This document describes how to properly format nested lists in HTML.
When writing documentation, it is common to nest a sub-list inside of another list. This may be a list nested inside of another list of the same type, e.g. an unordered list nested in an unordered list:
- Chocolate Chip
- Oatmeal Raisin
- Peanut Butter
...Or a list nested inside a list of a different type, e.g. an unordered list nested inside an ordered list:
- Mix dry ingredients and set aside.
- Cream butter and sugar, then beat in egg.
- Slowly blend in dry ingredients
- Stir in one of more of the following mix-ins:
- Chocolate chips
- Raisins/dried cranberries
- Roll dough into balls and place on a cookie sheet.
- Bake at 350°F for 8-10 minutes.
Below is an example of the most common way of incorrectly formatting a nested list. Here, the main issue is that list item 2 is closed (see the red tag) before the nested list is started. While browsers will generally display a list like this correctly, it will frequently cause problems if you are styling your list with CSS.
<ul> <li>Item 1</li> <li>Item 2</li> <ul> <li>Item 2.1</li> <li>Item 2.2</li> <li>Item 2.3</li> </ul> <li>Item 3</li> </ul>
Instead, you want to think about the nested list as being a part of the parent list item, which means that that parent list item should not be closed until after the nested list has closed. Using the example above, the proper formatting is as follows:
<ul> <li>Item 1</li> <li>Item 2 <ul> <li>Item 2.1</li> <li>Item 2.2</li> <li>Item 2.3</li> </ul> </li> <li>Item 3</li> </ul>
As you can see, the closing </li> tag for Item 2 (the parent of the nested list) is closed after the nested list is closed (with a </ul> tag), and before the next list item on the same level begins.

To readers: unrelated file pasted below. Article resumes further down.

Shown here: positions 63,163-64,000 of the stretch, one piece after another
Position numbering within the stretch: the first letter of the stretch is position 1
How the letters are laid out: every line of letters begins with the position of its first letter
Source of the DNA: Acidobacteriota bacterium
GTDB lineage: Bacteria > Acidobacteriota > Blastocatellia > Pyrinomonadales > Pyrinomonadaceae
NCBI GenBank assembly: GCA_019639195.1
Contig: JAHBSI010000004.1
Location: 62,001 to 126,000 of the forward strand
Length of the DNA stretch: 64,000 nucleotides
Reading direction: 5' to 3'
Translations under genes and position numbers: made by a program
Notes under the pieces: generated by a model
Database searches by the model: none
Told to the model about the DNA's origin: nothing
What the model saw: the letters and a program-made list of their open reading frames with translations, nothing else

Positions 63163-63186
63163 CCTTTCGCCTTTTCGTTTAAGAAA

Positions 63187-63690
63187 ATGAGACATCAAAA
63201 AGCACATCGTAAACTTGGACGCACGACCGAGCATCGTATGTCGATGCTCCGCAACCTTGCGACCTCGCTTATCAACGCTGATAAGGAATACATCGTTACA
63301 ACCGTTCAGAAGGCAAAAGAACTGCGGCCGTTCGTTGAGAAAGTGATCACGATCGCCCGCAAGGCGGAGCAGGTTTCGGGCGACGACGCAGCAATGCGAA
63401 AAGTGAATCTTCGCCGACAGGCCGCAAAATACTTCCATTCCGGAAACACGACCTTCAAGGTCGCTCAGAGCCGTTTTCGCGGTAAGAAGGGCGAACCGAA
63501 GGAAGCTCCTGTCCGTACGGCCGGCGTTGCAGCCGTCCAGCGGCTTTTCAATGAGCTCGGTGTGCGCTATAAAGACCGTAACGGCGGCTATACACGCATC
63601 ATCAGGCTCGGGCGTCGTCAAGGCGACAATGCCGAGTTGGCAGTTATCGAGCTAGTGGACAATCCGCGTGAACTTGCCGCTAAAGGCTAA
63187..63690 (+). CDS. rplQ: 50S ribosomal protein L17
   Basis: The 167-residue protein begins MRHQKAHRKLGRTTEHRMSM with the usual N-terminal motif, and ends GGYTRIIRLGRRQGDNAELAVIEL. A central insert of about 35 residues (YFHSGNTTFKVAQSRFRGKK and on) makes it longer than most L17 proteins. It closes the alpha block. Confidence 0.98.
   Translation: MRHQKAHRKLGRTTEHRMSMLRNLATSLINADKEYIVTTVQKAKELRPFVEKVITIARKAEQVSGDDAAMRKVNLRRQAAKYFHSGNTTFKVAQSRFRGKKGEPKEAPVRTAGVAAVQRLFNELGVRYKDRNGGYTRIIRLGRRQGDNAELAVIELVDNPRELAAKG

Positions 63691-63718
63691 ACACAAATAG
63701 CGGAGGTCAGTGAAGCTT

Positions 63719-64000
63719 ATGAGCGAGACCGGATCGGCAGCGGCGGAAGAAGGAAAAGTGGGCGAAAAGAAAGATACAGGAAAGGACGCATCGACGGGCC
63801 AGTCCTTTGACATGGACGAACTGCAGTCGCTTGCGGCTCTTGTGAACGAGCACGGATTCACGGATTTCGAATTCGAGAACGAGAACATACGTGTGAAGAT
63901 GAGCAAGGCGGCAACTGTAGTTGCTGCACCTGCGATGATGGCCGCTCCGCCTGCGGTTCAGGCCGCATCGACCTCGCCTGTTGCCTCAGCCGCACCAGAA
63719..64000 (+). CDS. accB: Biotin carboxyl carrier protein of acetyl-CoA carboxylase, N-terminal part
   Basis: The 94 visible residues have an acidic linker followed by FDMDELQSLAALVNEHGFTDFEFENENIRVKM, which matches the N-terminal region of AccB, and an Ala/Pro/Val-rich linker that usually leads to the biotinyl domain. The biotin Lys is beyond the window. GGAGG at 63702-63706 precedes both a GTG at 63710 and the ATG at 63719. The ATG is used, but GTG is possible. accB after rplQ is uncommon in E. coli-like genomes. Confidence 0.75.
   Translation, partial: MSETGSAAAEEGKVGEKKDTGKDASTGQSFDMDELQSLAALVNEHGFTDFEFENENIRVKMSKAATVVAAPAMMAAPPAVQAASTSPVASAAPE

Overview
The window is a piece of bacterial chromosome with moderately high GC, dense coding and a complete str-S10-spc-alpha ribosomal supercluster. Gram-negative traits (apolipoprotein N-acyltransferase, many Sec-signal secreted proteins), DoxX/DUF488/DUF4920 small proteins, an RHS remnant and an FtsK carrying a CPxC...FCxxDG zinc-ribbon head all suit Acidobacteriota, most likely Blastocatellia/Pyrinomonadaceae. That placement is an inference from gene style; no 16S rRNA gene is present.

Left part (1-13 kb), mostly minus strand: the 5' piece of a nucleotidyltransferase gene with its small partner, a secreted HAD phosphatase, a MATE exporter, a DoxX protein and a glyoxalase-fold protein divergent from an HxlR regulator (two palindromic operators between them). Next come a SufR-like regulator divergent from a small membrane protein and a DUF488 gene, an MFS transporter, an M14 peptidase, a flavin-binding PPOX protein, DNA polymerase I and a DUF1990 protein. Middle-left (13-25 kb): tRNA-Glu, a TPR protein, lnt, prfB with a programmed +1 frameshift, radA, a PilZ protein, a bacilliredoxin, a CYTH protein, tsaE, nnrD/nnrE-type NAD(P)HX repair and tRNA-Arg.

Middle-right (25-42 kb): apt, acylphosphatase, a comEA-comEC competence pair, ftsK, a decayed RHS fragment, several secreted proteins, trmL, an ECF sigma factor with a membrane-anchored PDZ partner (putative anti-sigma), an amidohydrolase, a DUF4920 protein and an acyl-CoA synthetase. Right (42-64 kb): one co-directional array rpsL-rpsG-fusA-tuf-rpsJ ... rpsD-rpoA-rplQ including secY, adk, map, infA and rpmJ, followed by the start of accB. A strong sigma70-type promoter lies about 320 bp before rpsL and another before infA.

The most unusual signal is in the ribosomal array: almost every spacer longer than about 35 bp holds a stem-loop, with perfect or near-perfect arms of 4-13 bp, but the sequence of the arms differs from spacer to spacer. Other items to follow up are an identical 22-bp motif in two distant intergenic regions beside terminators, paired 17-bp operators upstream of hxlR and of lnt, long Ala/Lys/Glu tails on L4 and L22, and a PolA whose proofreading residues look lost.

Tips for Working with Multiple List Levels
Maintaining the correct formatting can be challenging, especially if you are working on a long list with several levels of nesting, e.g.:
- Item 1
- Item 2
- Item 2.1
- Item 2.2
- Item 3
- Item 3.1
- Item 3.2
- Item 3.2.1
- Item 3.2.2
- Item 3.3
- Item 4
- Item 5
In this scenario, the best practice is to indent your HTML based on the list level. Doing this makes it much easier to see which items exist at the same level, and where you may be missing tags. In HTML, whitespace that exists outside of tags has no effect on the display of content, which means you can use this from a purely organization standpoint.
For the above list, you would want to have every <ul> and/or <ol> tag, as well as most <li> tags, on their own line. Additionally, it is extremely helpful to add spaces (two spaces is typically sufficient) as indentation every time you go one level deeper, e.g.:
<ul> <li>Item 1</li> <li>Item 2 <ul> <li>Item 2.1</li> <li>Item 2.2</li> </ul> </li> <li>Item 3 <ul> <li>Item 3.1</li> <li>Item 3.2 <ul> <li>Item 3.2.1</li> <li>Item 3.2.2</li> </ul> </li> <li>Item 3.3</li> </ul> </li> <li>Item 4</li> <li>Item 5</li> </ul>
This way, you not only get a visual depiction of the levels in your list, but you can also track through your HTML vertically to see if you are missing tags. For example, if you are entering two spaces as indentation, and you see a spot where there is a difference of four spaces between tags on adjacent lines, you will know that there is probably a missing tag that should be entered in between them.